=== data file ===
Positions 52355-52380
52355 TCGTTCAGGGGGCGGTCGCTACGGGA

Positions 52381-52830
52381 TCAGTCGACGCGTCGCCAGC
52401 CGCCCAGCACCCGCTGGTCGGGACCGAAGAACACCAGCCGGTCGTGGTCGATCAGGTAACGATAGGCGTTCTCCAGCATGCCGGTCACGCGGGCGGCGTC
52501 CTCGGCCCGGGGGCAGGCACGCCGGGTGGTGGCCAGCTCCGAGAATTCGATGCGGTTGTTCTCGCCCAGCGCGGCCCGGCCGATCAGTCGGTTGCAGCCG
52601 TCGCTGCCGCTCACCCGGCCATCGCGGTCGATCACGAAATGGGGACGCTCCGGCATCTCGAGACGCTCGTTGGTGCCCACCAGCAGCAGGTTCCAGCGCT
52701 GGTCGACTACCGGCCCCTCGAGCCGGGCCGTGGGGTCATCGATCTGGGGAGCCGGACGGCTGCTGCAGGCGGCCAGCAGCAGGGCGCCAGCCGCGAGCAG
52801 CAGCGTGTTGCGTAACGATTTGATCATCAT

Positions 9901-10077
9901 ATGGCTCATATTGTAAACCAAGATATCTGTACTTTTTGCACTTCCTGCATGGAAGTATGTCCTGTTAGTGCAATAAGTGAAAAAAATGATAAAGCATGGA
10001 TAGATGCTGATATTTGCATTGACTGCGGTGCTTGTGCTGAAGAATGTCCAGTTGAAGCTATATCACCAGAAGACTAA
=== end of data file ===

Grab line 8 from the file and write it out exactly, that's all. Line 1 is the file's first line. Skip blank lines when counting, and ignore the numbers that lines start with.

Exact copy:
52701 GGTCGACTACCGGCCCCTCGAGCCGGGCCGTGGGGTCATCGATCTGGGGAGCCGGACGGCTGCTGCAGGCGGCCAGCAGCAGGGCGCCAGCCGCGAGCAG